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Nephrology Board Meeting Summary | Spring 2023

May 24, 2023  |  Posted by ABIM  |  ABIM Governance, News

Rudolph A. Rodriguez, MD,
Chair of the Nephrology Board

The Nephrology Board held its spring meeting on Friday, March 31, 2023. The agenda provided an opportunity to update the Nephrology Board on activity at ABIM and allowed for discussion of pressing issues in the field. The Specialty Board was joined by guests from the American Society of Nephrology (ASN) and the National Kidney Foundation (NKF).

The following is a summary of the spring meeting.

Conversation with the President

Richard J. Baron, MD, MACP, President and Chief Executive Officer, ABIM

Dr. Baron provided an update to the Nephrology Board on ABIM’s leading priorities, including:

  • The release of the first Longitudinal Knowledge Assessment (LKA®) quarterly formative score reports to more than 28,000 diplomates who completed the fifth quarter of their five-year LKA cycle. Diplomates participating in the LKA will receive these score reports as a way to let them know how they are performing relative to the passing score and help identify any areas they may want to focus on in their future studies.
  • Ongoing work in diversity, equity and inclusion (DEI), such as performing differential item functioning analysis of assessment items, developing health equity content in different disciplines, co-funding health equity projects for residencies, and creating more inclusive opportunities for diplomates to self-identify on their Physician Portal.
  • Developments from the ABIM Board of Directors’ strategic planning work, such as exploring how new technologies like artificial intelligence and machine learning may help ABIM work more efficiently and develop better programs for physicians.

Specialty Board members discussed ABIM’s role in addressing misinformation and how that extends to social media platforms. Dr. Baron noted that ABIM’s videos on YouTube are now labeled with an information panel that reads, “From an accredited medical licensing board.” Videos with this label are meant to connect users with health content from authoritative sources. It was noted that ABIM is neither a medical licensing board nor an accrediting body, but rather a certifying board, demonstrating that these types of labels are imprecise, but represent a step forward in helping viewers differentiate sources of medical information.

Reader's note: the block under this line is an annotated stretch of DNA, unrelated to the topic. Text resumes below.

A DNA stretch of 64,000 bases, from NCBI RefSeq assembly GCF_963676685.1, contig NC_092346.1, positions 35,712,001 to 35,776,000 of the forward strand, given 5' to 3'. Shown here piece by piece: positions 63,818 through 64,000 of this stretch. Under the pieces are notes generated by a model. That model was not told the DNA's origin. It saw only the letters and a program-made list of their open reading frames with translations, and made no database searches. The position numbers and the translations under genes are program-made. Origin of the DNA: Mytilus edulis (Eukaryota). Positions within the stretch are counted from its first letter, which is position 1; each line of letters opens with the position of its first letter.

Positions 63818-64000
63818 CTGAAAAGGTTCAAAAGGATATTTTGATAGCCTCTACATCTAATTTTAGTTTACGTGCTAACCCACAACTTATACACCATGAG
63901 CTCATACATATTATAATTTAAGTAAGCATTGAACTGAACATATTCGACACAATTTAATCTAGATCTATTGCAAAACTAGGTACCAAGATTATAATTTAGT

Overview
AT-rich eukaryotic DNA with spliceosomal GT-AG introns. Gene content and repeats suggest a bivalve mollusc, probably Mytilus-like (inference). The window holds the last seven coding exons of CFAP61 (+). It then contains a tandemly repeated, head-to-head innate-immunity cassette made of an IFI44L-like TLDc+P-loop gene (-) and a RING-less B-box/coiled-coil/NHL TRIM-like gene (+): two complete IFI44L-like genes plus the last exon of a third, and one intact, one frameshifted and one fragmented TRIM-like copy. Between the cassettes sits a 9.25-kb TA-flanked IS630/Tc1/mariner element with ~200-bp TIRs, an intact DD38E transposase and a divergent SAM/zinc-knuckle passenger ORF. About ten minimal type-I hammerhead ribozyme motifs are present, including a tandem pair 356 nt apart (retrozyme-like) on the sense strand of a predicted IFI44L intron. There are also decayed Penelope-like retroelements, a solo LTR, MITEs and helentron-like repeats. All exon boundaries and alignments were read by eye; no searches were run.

After an inquiry about the success of the LKA and the future of the Traditional, 10-Year Maintenance of Certification (MOC) Exam, Dr. Baron confirmed that ABIM has no current plans to phase out the latter, noting that roughly 20% of diplomates are choosing that assessment option for maintaining certification.

Misinformation and Implications for Nephrology

The Specialty Board held an open discussion on the implications of misinformation for the discipline of nephrology, including its effects on patient care, in order to contribute to ABIM’s ongoing strategic conversations about the issue. In discussion, the group’s comments fell into three themes:

  • Misinformation surrounding vaccines, such as the risk and effectiveness of the COVID-19 vaccines. Kidney disease and immunosuppressed transplant patients are refusing the vaccine because they believe it will harm them, and some patients are unable to be listed for transplant because of their refusal to be vaccinated.
  • Misinformation surrounding medicine and procedures, like glucagon-like peptide-1 (GLP-1) agonists and dialysis. Patients are misusing GLP-1 agonists leading to drug shortages. Some patients believe dialysis is a death sentence because they are misinformed about the diversity of patient experiences on dialysis. Members also identified examples of patients not selecting peritoneal dialysis (PD) after being told that they cannot receive PD if they live alone or after hearing an overstated impact from an infection on PD.
  • Misinformation and mistrust of health care providers, exacerbated by direct-to-consumer advertising that misleads patients into believing a particular drug will cure their chronic kidney disease (CKD). Overall, members noted that misinformation leads to less trust in physicians and less adherence to prescribed treatments.

Special Consideration Pathways for International Medical Graduates

ABIM’s standard training requirements for certification include the satisfactory completion of accredited internal medicine residency and subspecialty fellowship training in the United States or Canada. In addition, there are four special consideration pathways to enable osteopathic or internationally trained physicians to obtain ABIM certification. The ABIM Council is exploring the idea of creating another special consideration pathway for international medical graduates who have completed their internal medicine training in another country and then completed accredited fellowship training in the U.S. or Canada. Like other ABIM diplomates, physicians in the proposed pathway would need to pass the ABIM Internal Medicine Certification Examination, and satisfactorily complete their accredited fellowship training to be eligible for subspecialty certification.